[This topic in German will be part of the upcoming 2nd sipgate book \o/].
We don’t have any middle management at sipgate. In our teams nobody is anybody else’s boss. Hearing this, visitors often assume we’re without leaders. In fact, the opposite is true.
(Disclaimer: We do have a hierarchy. It only has 2 levels but it’s there. Our not-so-called C-level sets strategy and everyone else is trying to execute it.)
The roles of Scrum Master and Product Owner have elements of leadership in them. Product Owners have authority about what is being build. They do not have authority about people, their jobs, how the team builds something or the broader organizational setup.
Because nobody gets to lead solely by the power vested in them by some management title, everybody takes the lead sometime. If something is important to you and you don’t take the lead, there’s a chance nobody will. Fortunately, the issue that’s important enough to take action is a different one for different people. So it distributes nicely.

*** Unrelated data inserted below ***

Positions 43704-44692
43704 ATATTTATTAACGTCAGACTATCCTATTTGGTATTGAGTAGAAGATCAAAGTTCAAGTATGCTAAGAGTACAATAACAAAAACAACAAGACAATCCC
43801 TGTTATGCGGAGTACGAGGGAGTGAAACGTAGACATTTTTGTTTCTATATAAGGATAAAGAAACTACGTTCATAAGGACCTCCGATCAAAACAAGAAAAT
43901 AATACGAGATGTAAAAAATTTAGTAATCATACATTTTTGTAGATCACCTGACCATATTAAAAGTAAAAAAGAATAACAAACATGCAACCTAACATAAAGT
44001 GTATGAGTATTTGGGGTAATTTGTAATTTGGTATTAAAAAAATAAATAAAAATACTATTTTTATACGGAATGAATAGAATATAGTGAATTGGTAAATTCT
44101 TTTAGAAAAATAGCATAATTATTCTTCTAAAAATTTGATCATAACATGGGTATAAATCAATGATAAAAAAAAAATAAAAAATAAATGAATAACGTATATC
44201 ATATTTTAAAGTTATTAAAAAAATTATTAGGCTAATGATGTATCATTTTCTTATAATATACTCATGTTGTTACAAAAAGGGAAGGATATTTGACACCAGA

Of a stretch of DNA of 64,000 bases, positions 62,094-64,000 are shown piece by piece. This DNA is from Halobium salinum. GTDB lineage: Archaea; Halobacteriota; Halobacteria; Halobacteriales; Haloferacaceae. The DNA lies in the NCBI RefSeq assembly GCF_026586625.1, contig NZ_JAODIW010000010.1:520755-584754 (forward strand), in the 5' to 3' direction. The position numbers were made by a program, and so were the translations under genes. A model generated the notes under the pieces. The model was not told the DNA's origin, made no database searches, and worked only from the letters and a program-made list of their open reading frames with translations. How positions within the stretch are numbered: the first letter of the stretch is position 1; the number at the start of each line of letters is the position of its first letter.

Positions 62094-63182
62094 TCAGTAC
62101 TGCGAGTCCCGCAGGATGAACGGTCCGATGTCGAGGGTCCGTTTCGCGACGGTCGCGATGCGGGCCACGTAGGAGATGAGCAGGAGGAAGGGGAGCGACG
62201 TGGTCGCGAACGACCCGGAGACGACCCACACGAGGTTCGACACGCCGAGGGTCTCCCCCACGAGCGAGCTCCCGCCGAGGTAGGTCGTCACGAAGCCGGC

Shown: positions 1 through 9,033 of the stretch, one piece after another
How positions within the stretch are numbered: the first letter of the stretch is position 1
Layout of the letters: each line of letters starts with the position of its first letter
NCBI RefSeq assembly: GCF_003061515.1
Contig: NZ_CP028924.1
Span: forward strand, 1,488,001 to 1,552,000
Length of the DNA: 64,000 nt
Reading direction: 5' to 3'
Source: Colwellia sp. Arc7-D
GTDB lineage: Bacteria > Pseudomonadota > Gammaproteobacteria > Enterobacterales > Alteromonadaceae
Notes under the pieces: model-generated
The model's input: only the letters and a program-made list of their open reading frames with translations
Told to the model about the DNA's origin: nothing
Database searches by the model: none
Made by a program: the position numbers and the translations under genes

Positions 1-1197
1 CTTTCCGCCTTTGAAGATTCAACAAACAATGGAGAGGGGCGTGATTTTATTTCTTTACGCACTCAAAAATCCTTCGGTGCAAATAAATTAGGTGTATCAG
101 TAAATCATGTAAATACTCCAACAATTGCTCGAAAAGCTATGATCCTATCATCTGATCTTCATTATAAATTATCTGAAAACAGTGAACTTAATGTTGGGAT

I’m pretty sure that half my colleagues would be team leads in other companies. They’ve got all the skills you’re looking for: take responsibility, present results in front of 100+ people, give constructive feedback, facilitate discussions and they’re reflected.
Btw, this post isn’t called “Agile Leadership” for a reason. In my experience, when managers talk about “Agile Leadership”, they babble about “empowerment” while keeping the existing hierarchy and its reporting structure as it is. Yeah, right. Wash me but don’t make me wet, much?
And what do we get from having a flat hierarchy? Everybody takes responsibility. We can take decisions fast. We don’t waste time on political games. Instead we can add value.